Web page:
RADIO STORMS ON JUPITER: On April 11th, an amateur radio astronomer in New Mexico heard loud pops and crackles coming from the loudspeaker of his shortwave receiver. The sounds resembled terrestrial lightning, but the source was not on Earth. It was a radio storm on Jupiter. You can listen to the sounds on today's edition of http://spaceweather.com .
Astronomers have long known that Jupiter produces strong shortwave radio bursts detectable from Earth; the fact of Jupiter's "radio activity" is not news. However, now may be the best time in decades to listen to the giant planet. The sun is in the pits of a century-level solar minimum. Low solar activity increases the transparency of Earth's atmosphere to shortwave radio waves, allowing signals from Jupiter to more easily and clearly reach the ground. At the same time, terrestrial radio interference subsides (another side-effect of solar minimum), so Jupiter bursts are easier to identify.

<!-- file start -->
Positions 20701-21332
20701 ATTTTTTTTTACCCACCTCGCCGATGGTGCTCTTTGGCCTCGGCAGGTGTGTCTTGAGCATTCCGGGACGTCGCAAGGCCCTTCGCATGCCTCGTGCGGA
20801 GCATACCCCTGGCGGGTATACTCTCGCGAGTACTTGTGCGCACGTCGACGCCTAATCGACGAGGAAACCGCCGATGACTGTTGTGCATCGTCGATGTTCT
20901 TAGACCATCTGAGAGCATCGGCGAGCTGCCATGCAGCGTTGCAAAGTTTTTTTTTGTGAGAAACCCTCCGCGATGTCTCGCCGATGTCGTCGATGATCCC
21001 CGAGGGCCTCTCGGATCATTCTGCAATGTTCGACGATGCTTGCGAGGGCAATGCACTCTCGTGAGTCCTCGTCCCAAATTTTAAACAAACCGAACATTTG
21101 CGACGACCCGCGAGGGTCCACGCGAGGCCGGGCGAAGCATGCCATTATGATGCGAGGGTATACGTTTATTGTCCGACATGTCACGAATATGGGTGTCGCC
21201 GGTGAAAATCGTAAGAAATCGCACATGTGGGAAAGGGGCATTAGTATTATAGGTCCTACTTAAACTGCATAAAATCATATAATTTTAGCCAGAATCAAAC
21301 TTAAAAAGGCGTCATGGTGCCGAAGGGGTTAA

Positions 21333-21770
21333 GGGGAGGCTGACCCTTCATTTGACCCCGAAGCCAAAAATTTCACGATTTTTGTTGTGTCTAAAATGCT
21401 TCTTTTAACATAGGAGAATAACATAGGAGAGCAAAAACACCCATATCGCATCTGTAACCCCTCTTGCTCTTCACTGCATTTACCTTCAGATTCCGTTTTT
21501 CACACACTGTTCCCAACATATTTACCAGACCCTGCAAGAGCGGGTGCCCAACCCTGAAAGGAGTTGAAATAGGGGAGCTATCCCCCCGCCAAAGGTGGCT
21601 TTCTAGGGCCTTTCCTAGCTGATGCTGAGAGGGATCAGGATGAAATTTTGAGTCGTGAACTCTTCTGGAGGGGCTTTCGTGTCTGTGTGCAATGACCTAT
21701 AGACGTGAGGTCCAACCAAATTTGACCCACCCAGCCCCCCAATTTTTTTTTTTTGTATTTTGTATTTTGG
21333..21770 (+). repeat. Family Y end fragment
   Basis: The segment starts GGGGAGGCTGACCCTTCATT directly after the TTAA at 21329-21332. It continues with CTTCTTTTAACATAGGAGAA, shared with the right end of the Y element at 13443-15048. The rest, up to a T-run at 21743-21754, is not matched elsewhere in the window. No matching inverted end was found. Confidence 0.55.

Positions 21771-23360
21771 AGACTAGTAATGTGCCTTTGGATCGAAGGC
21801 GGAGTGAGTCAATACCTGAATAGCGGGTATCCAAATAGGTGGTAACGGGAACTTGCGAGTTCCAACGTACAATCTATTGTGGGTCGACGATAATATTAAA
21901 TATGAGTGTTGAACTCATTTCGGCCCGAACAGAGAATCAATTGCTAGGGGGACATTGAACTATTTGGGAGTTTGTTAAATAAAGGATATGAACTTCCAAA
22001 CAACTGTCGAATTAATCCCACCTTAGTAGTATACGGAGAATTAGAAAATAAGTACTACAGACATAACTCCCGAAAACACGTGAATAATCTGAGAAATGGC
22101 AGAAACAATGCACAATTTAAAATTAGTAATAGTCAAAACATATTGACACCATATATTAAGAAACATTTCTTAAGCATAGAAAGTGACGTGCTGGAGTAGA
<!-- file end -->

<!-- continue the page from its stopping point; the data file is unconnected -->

2009 is going to be a good year for Jupiter. The planet is moving away from the sun and may now be seen shining brightly in the eastern sky before dawn. Students, teachers and amateur scientists who wish to try listening as well as watching should consider building their own radio telescope. Kits are available from NASA's Radio JOVE program: http://radiojove.gsfc.nasa.